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Bingling Thousand Buddha Caves

Why is Bingling Thousand Buddha Caves special?


Situated about 35 kilometers west of Yongjing County in Lanzhou city, Bingling Thousand Buddha Caves, also called Bingling Grottoes, is a famous religious attraction ranking the second after the Mogao Grottoes in Dunhuang in respect of artistic value. Bingling means "ten thousand Buddha" in the Tibetan language, thus the grottoes is well renowned for the Buddhist arts.


Dating from about 420 AD to the Ming Dynasty (1368-1644), Bingling Thousand Buddha Caves with Buddha statuaries and frescoes had been excavated in various dynastic eras, showing the different cultures, clothing and physical features of the worshipped gods. Buddhist culture coming from Central Asia along the Silk Road influenced the statues of Bingling Thousand Buddha Caves. As a result, the earliest statues are at the highest elevation with characteristic Indian-style features and artistic style. Carved in natural caves or hewn grottoes in a canyon along the Yellow River, Bingling Thousand Buddha Caves is the gem of Buddhist culture combined with Chinese civilization and wisdom.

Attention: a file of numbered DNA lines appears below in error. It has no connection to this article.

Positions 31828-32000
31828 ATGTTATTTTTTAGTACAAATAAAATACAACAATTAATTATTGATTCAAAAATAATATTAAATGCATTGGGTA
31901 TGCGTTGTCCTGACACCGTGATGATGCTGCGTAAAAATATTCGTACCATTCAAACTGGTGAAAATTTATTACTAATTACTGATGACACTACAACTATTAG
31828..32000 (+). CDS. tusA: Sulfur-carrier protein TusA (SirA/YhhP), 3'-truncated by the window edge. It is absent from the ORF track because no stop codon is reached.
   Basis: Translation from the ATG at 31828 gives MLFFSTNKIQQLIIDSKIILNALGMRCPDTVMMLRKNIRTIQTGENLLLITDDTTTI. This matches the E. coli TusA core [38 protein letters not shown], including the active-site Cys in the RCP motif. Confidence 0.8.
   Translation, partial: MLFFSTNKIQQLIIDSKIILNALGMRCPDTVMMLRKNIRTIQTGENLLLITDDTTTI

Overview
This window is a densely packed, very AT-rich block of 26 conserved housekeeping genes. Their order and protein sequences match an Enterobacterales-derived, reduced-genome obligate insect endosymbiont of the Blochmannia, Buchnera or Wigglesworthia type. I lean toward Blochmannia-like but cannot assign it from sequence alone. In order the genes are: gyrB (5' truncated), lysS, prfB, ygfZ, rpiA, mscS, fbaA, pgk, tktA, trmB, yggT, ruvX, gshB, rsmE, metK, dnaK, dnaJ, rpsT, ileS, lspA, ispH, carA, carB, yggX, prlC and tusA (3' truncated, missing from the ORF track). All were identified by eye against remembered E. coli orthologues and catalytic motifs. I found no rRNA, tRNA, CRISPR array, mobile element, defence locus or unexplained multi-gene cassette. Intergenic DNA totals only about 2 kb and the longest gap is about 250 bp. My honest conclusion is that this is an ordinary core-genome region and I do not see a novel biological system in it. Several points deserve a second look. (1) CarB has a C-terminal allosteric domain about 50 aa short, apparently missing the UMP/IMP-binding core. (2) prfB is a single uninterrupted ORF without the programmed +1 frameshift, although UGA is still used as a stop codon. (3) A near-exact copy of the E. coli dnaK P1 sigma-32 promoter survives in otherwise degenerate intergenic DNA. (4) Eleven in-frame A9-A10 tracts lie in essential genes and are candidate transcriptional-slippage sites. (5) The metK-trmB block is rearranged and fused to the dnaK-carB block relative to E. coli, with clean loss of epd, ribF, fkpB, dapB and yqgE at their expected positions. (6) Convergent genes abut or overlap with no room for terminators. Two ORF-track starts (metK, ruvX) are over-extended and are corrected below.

Bingling Thousand Buddha Caves Highlights


With 196 niches, 694 stone statues, 82 clay sculptures and some 900 square meters' murals, Bingling Thousand Buddha Caves is of great historical and cultural value. Among the stone sculptures, the main characters are Sakyamuni, Kwan-yin, Amitayus Buddha, Maitreya Buddha. With elegant postures, solemn but peaceful facial expressions, the statues are vivid and magnificent.


The earliest carvings at Bingling Thousand Buddha Caves were built about the year 420 AD in the Northern Wei Dynasties (368-534) in natural caves at the top of the grottoes site. The big Maitreya Buddha at the bottom near the water level of Yellow River was made during the Tang Dynasty (618-907) when Buddhism and monasteries became really influential in China. Among the caves, Cave No.169 is the representative. Made in the Northern Dynasties (386-581), Cave No.169 is the most imposing and delicate one which holds the clay sculptures of Kwan-yin, Dali Buddha (Dali means powerful strength in Chinese), etc. Kwan-yin has a peaceful expression showing the mercy to all, and Dali Buddha has a solemn expression, sitting with legs crossed. On its two sides stands Bodhisattvas with their hair bound, waving bare arms.

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